Suffering with a pterygium? It may be time for surgical removal
What is pterygium?
If you have a pinkish triangular (wedge-shaped) piece of tissue growing across the surface of your eye, you may have a pterygium (pronounced ter–ig–ee–um). Pterygia are thought to develop from long-term sun exposure and often run in families. They are not cancerous and can be safely left alone. Nonetheless, Dr Gupta sends all excised pterygia for pathology assessment to make sure cancer cells are not missed.
Although pterygium are usually harmless, the inflamed conjunctiva (layer of tissue that coats the eye) can be red and thick making your eye feel dry and irritated. What’s more, cosmetically speaking, they can be quite obvious and may make you feel self-conscious about your appearance. In advanced cases, pterygium can grow large enough to interfere with vision by distorting the shape of the eye, covering the cornea and growing over the pupil.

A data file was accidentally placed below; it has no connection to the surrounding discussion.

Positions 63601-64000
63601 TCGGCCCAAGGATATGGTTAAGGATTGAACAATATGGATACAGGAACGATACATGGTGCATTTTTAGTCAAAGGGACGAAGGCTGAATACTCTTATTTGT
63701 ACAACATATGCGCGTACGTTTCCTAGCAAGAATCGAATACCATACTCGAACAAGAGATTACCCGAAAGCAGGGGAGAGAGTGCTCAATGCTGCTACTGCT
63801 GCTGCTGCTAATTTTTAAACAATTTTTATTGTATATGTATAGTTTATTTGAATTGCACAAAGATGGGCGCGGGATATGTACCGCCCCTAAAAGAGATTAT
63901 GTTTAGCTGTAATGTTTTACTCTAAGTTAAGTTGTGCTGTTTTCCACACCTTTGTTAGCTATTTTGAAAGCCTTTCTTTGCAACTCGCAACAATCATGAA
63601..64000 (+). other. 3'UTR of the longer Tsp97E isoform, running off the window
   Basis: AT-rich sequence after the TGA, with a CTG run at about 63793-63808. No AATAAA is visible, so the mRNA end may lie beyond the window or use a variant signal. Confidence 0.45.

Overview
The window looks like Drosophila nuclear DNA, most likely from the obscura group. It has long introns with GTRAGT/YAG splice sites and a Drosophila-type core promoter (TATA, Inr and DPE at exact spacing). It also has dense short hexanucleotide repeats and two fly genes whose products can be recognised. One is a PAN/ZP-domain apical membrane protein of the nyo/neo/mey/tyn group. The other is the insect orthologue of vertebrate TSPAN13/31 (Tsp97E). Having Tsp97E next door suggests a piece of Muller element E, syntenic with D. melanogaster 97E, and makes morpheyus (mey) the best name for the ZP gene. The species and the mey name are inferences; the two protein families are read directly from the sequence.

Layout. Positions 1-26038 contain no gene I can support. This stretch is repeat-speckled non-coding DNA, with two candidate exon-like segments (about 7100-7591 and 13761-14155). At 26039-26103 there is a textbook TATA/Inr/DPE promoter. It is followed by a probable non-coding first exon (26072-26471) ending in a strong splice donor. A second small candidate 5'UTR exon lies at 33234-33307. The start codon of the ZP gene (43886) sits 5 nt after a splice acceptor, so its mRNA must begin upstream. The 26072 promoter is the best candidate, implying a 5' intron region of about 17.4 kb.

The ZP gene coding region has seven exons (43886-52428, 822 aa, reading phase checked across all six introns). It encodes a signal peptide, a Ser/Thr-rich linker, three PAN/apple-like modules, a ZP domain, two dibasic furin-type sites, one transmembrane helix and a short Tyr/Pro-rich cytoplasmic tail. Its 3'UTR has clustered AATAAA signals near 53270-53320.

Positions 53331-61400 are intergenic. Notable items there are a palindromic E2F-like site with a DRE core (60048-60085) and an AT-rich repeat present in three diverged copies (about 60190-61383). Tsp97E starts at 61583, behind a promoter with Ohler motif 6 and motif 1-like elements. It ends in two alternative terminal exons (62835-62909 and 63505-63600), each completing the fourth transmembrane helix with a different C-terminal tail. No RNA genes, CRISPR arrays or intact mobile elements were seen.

Am I suitable for pterygium surgery?
Surgical removal of pterygium is recommended when:
- Lubricant eye drops do not help with persistent redness, dryness or discomfort.
- Sight is deteriorated by distortion (astigmatism) or pterygium growth over the pupil.
- Cosmetic reasons.
About pterygium surgery
Pterygium removal is painless and performed in consulting rooms or day surgery under a local anaesthetic. During the procedure, the pterygium is gently removed and the area repaired using a healthy piece of conjunctival tissue (graft). After surgery, depending on your work environment, it’s usually recommended to take 4-5 days off work.